Bloomberg TV Appearance: Large Hack Targets Federal Workers. What’s Next?

bloombergTriumfant CEO John Prisco was a featured guest on the Bloomberg television program “Bloomberg Markets” on June 12 to discuss the recent OPM hack.  As more federal personnel records have been hacked than previously reported and U.S and U.S. officials are weighing responses ranging from launching new counterintelligence initiatives to destroying the data in the intruders’ servers, according to people briefed on the investigation.

http://www.bloomberg.com/news/videos/2015-06-12/large-hack-targets-federal-workers-what-s-next-

Host:   Mr. Prisco, why did this happen?

Prisco: Unfortunately, it’s just so darn easy to breach computer systems, whether they’re federal government systems or large enterprises like Sony.  And 90% of the battle is just having good cyber-hygiene.  And by that I mean making sure you do the little things, like patch well your systems.  So many companies, so many agencies have old computers that have come out of support that they’re just not patching them, and it makes it very easy to adversaries.  It’s not like you have to have the A team from China or Russia to do this.  It’s pretty easy.

Host:  Sir, U.S. cyber policy.  Is it sophisticated enough?  Are we behind the curve?

Prisco: I think we’re behind the curve, and it’s primarily because our processes take too long.  When you go through a procurement, it’s going to take 18 months.  There’s going to be a pilot project that will take another year, and by the time it’s implemented, you’re talking about three, three and a half years.  And in cyber terms, that’s a lifetime, so products and systems are being deployed that are obsolete as soon as they are deployed.

Host: Mr. Prisco, am I wrong, but does it seem as if we are always two or three steps behind people who would do us harm in this phase?

Prisco: You’re not wrong.  We are behind, and we’re not playing on a level field.  It’s much harder to play defense.  The adversaries are playing offense and they only have to complete one forward pass and they score.  So we have to defend against everything.  Unfortunately, we haven’t evolved quickly enough, and we’re using twentieth century technology to fight twenty-first century adversaries.

Host: Sir, when you say that I’m shocked, and I’m sure our audience is too, that also begs the question why?  We are in the twenty-first century, and it seems that some of our adversaries in this space, they have better technology than we do.

Prisco:  Well, look at the big companies that are in this space.  They’ve been living off of anti-virus software that we’re all familiar with.  But those products don’t work anymore, because they’re all based on having some form of prior knowledge, what we call signatures.  The bad guys are too smart.  They just say well, I know that this signature exists in this product, so I’m going to write something special just to breach this one individual company or agency.  And in fact, 70 to 90% of all attacks are specifically engineered to go after a company or an agency.

Host: Sir, is then just a question of cost?  What are the economics of beefing up our cyber security defenses?

Prisco: Well I think it’s interesting that budgets are getting cut left and right in the federal government, for cyber security.  And we keep talking about how important this is.  But from where I sit, it’s really not important enough.  Large corporations aren’t doing enough, the government’s not doing enough.  And it’s going to take some major event like knocking the power grid off in the northeast during winter to get people to really pay attention to this.  And that’s a shame.  Every week there’s a breach.  We could have our own show about the breach of the week here.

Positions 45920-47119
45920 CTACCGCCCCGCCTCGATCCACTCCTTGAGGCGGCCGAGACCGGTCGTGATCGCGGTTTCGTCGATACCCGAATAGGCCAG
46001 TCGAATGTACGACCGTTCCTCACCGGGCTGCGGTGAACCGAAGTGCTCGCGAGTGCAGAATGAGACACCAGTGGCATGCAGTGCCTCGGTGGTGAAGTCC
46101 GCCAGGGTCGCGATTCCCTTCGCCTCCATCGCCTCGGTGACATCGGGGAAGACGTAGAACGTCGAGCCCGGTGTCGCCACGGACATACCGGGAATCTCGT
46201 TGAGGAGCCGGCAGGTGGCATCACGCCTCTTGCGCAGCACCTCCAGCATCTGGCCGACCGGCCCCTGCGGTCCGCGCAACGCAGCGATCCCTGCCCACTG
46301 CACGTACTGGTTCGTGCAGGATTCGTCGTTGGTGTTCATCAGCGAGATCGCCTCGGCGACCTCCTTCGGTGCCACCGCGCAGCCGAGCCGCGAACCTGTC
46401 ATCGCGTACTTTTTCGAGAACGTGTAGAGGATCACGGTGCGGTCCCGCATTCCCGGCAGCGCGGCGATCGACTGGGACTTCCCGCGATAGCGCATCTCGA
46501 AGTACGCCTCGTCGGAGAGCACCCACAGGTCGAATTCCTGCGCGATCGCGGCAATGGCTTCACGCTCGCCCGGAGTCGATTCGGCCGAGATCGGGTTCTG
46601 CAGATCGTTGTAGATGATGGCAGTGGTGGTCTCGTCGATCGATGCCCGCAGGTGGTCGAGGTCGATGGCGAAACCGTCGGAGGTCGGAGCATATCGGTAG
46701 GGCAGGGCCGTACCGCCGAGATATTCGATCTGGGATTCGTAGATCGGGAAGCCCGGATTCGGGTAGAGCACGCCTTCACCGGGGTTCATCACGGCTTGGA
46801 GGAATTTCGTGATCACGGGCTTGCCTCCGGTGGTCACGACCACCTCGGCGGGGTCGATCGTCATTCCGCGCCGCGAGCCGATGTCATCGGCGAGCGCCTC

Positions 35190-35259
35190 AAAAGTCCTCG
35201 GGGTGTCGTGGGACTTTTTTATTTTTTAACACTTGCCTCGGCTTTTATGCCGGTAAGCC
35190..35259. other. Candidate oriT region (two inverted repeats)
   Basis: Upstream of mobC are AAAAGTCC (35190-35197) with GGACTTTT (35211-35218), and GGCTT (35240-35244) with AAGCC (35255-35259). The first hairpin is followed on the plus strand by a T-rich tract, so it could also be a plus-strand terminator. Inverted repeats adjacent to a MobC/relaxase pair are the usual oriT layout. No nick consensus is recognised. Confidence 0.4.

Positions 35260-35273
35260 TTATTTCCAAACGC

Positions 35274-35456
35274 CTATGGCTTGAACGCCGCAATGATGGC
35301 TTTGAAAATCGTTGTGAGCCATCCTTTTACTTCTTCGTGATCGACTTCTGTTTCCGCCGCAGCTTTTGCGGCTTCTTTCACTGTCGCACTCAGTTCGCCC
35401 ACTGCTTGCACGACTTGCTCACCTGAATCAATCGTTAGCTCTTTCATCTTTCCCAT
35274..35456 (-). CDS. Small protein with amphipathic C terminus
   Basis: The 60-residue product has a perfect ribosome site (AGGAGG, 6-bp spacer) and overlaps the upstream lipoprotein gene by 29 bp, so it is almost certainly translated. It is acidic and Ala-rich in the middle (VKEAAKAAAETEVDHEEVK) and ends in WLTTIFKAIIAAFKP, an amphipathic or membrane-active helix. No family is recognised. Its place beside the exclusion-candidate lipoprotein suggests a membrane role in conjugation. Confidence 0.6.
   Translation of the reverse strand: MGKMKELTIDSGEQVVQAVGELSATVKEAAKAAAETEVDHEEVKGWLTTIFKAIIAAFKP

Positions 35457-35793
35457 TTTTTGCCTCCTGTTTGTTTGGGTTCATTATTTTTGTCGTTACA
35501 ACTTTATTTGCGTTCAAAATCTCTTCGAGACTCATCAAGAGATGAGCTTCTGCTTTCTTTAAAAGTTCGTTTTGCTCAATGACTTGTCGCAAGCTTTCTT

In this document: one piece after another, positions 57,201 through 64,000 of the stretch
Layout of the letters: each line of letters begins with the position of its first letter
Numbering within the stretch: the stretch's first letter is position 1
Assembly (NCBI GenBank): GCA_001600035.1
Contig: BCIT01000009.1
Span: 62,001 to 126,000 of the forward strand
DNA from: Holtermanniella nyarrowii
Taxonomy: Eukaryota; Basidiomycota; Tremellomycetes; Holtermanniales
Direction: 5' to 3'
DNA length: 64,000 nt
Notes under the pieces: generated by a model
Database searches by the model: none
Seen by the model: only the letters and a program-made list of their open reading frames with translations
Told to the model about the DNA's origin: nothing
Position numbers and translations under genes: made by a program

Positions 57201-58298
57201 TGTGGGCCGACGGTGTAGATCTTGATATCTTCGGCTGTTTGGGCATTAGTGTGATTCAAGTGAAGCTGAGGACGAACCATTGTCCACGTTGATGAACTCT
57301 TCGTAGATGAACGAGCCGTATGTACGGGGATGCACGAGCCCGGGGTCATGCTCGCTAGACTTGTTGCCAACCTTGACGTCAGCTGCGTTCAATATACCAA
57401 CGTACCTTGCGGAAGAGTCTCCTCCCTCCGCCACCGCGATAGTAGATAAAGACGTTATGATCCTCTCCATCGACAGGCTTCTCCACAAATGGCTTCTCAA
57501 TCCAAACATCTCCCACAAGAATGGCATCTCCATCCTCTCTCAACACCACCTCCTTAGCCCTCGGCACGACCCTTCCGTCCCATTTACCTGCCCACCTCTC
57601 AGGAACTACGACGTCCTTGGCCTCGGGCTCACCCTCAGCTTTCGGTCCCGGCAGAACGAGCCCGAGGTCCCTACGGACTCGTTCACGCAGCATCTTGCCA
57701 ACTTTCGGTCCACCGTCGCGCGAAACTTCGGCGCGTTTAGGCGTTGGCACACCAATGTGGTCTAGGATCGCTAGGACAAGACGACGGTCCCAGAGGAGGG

Host: Is this close to being happen?  Is this something that keeps you awake at night?  The power grid going off, or maybe a nuclear power plant being knocked offline and compromised?

Prisco:  It is worrisome.  Because I believe that all of these systems are still quite vulnerable.  And unless we start using some of the newer technology that’s based on really understanding the DNA or the atomic structure of a computer and looking at anomalous behavior, we’re going to keep failing once we use the prior knowledge techniques of the twentieth century.

Host:  Mr. Prisco, right now the debate seems to be whether cyber security, whether the rules should be voluntary or whether the rules should be mandated by the federal government in terms of or under the auspices of national security.  Where do you fall in this debate?

Prisco:  I don’t think regulation is going to help.  Because if the federal government was going to do something positive about this, they’d do it for themselves.  Now you have over four million federal workers — family of mine, friends of mine, colleagues of mine — that are going to get an 18-month life lock kind of identity prevention policy.  We’re just telling our adversaries, “Be patient.  Wait 19 months.  And then you can steal our personal information.”

Host:  Sir, in about 30 seconds, what’s the answer then?

 Prisco:   The answer is deploying the best technology.  Too often, people are worried about getting fired for buying innovative products.  You know the old saying, “Nobody ever got fired for buying IBM.”  Well there are millions and millions of dollars being spent on marketing products that just don’t work.  So we need to show some nerve and buy the type of products that start-up companies in this country are very good at producing.

Host:  Is that nerve going to have to come from the private sector do you think?

Prisco:  I think it is, and as long as people keep deploying old computers that aren’t being patched, you’re going to see a breach every week.

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